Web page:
“When you hear the sound of hooves, think horses, not zebras.” This phrase is taught to medical students throughout their training. In medicine, the term “zebra” is used in reference to a rare disease or condition. Statistically this makes sense, sheer numbers are on the side of the common ailment. However, when you are a zebra, you spend years, sometimes decades, being told you are a horse, when all along, you are a zebra. This is frustrating, painful, and sometimes deadly. It can be a very long and bumpy road to earn your stripes.
I have Hereditary Angioedema (HAE), a rare disease caused by a defect in the the gene that controls a blood protein called C1 inhibitor. When I am having an HAE attack I experience swelling (edema) in the abdomen, hands, feet, face and/or airway. HAE is very rare and the attacks mimic a variety of more common ailments. For me, this led to years of misdiagnoses and treatment for diseases I didn’t have. Intuition told me that we were not on the right path, so I made the mistake of giving up. I gave up on myself and on the medical community. Fortunately, through sheer luck and the persistence of a caring friend, I finally got a diagnosis, which eventually led to proper treatment.
When my lips and tongue swell, it looks like a common allergic reaction, my face blows up like a balloon, my lips swell to ten times their normal size so I look like a cartoon duck, or my tongue will swell so large I can’t close my mouth and get scallop marks on my tongue from my teeth. Throughout my adult life, I have sat through multiple doses of epinephrine and steroids in the emergency room, with my heart pounding out of my chest, only to be discharged hours later still looking like a lip augmentation gone horribly wrong. Discharged because they couldn’t figure out what was causing the swelling, often with the clinical note “Patient seems overly anxious about swelling, perhaps has an anxiety problem.” My gut said it was something more – literally and figuratively.
There are several different types of abdominal attacks, depending on where the swelling is located, but they are all excruciatingly painful. There are the higher swells that come with the endless vomiting, lying on the bathroom floor for hours. My girth can increase up to 28 centimeters, leaving me looking very pregnant, when I had a flatish stomach an hour before. The pain from these swells is often compared to passing a gallstone. In other words – OUCH! The lower swells are more like intense bouts of the flu; everything in the body must come out, a very unpleasant process. Once again, I would either lay on the bathroom floor in agony or seek treatment, leading to rounds of inconclusive tests and a discharge for either “unspecified abdominal pain from a virus” or “IBS with an anxiety problem.” My gut still said it was something more.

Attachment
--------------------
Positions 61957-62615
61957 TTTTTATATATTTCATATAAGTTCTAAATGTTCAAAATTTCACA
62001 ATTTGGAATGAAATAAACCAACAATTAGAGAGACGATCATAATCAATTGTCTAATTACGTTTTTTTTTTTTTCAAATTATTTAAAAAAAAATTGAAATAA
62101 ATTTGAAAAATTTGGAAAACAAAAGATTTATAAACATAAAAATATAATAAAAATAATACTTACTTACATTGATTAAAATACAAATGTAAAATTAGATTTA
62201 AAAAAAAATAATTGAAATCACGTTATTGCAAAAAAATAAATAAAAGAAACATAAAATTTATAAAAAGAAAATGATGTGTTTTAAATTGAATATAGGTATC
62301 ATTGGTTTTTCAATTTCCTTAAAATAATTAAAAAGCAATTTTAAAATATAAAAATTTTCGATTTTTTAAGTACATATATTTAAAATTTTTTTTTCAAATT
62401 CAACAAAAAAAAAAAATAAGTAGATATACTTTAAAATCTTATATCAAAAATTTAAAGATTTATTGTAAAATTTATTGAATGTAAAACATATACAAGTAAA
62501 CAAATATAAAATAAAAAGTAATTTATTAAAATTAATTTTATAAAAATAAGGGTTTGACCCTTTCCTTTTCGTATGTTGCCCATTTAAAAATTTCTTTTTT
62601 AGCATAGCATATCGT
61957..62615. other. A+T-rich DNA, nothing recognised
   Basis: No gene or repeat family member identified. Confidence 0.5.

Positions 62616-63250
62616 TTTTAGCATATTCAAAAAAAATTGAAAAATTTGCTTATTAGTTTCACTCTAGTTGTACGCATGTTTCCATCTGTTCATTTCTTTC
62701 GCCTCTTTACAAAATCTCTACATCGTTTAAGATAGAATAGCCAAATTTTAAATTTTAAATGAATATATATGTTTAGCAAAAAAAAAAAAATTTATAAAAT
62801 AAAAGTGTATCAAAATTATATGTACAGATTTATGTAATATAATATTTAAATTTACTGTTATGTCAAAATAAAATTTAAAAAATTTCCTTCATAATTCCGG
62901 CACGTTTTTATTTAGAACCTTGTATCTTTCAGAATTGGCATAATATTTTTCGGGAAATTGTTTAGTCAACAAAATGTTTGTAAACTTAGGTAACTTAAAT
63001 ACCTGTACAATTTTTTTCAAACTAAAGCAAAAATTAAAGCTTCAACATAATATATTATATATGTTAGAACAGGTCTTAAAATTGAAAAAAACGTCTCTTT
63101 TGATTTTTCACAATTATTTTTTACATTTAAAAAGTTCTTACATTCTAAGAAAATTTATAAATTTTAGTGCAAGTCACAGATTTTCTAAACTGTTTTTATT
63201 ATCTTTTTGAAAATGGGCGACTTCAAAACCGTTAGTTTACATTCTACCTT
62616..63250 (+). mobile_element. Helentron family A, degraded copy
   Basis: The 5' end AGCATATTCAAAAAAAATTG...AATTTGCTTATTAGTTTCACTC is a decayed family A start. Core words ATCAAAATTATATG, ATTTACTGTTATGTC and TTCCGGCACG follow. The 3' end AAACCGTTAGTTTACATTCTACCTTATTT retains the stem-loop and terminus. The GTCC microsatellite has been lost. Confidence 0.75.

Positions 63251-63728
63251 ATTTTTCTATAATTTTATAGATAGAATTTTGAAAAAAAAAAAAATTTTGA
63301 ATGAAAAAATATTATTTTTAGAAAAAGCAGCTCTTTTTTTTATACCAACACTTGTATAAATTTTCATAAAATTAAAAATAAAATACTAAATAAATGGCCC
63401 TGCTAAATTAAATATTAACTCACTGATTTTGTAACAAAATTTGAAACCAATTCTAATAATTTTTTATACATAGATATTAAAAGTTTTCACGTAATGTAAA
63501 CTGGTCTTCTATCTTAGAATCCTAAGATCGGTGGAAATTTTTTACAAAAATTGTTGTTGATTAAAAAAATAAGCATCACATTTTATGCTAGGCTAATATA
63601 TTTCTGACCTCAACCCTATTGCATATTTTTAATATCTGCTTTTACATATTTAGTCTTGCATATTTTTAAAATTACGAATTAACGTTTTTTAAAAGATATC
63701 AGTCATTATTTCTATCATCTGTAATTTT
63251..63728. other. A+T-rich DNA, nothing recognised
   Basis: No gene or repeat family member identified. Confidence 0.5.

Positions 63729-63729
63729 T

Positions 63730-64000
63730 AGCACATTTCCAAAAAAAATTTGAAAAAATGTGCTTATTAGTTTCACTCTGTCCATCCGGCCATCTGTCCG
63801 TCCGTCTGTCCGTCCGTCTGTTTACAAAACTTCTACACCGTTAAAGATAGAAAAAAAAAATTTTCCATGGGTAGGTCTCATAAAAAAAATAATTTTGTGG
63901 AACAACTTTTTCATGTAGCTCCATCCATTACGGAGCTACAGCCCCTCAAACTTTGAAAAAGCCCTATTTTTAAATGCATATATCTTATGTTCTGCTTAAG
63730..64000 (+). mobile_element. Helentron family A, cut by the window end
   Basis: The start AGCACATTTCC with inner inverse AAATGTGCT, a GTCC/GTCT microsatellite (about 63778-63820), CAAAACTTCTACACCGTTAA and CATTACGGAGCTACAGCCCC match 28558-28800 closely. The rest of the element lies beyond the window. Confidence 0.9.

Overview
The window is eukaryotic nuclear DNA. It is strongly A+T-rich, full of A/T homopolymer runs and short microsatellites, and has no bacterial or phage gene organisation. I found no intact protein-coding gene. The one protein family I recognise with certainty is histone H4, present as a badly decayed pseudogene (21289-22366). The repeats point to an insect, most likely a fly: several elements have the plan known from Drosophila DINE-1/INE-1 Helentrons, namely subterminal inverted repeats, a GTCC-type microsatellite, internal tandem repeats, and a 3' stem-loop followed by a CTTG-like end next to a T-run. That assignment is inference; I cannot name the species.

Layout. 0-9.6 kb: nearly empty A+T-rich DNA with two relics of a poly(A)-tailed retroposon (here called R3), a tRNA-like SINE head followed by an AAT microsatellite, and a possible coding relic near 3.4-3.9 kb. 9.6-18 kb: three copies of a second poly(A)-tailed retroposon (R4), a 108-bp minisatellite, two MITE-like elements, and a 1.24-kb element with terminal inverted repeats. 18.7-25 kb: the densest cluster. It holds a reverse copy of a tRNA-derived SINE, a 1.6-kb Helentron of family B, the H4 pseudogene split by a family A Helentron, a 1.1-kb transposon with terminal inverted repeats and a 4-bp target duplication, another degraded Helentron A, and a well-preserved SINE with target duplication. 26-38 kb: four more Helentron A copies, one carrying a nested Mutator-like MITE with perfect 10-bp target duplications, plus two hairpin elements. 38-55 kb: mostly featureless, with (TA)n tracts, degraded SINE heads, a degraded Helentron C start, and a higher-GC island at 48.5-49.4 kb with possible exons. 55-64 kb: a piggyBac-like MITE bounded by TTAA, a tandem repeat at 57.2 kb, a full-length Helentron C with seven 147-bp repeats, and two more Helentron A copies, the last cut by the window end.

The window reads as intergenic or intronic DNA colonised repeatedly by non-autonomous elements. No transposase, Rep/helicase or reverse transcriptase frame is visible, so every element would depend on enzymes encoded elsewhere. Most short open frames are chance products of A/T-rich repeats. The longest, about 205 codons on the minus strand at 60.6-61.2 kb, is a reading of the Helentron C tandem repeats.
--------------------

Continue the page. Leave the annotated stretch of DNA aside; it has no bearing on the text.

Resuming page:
I became completely ER adverse; it never helped and each time I left without any answers. Like many HAE patients, they assumed my pain was psychosomatic or that I was exaggerating the severity of the pain. Struggling with pain and swelling, I was also making the rounds of doctors looking for answers. After exploratory procedures such as endoscopies and colonoscopies provided vague diagnosis such as IBS, and rounds of blood work showed anomalies that “could be” lupus or some other autoimmune-related illness, I simply gave up. For more than two decades, I suffered through the attacks the best I could on my own, occasionally getting frustrated enough to submit to another round of testing or going to the ER for a particularly bad attack. I went through rounds of medication for IBS, Lupus, Depression, and Anxiety, none of which helped at all, many of which made me feel worse. Luckily, the attacks weren’t that frequent, but I would always swell if I experienced any trauma or extreme stress. My gut knew it was something more.
As I started getting older, the attacks became more frequent and I became less able to hide the swells and function normally. Everything changed the night a friend forced me to go to the ER for lips that were so huge and disfigured that I could barely breathe through my nose. I had zero expectations; we went to a small ER in a small town, where I finally got the diagnosis that would change my life. The young doctor, she seriously looked like she was a teenager, told me that she thought I had a very rare condition, “Hereditary Angioedema,” that was causing the swelling. I will never forget that night, sitting in the ER, consulting doctor Google, and for the first time finding something that absolutely “fit” my symptoms. Suddenly, everything made sense. I was admitted to the hospital that night, and the next day they were able to administer my first Hereditary Angioedema treatment, a truly life-changing moment. My gut now told me I was finally on the right track!
It still took more than a year to get to the point of being able to treat Hereditary Angioedema. The diagnosis process is difficult and the medications are expensive and complicated, but that is a story for another day. I encourage anyone facing complex medical issues without a diagnosis to trust your gut and keep searching until they find that medical professional who is willing to listen for zebras.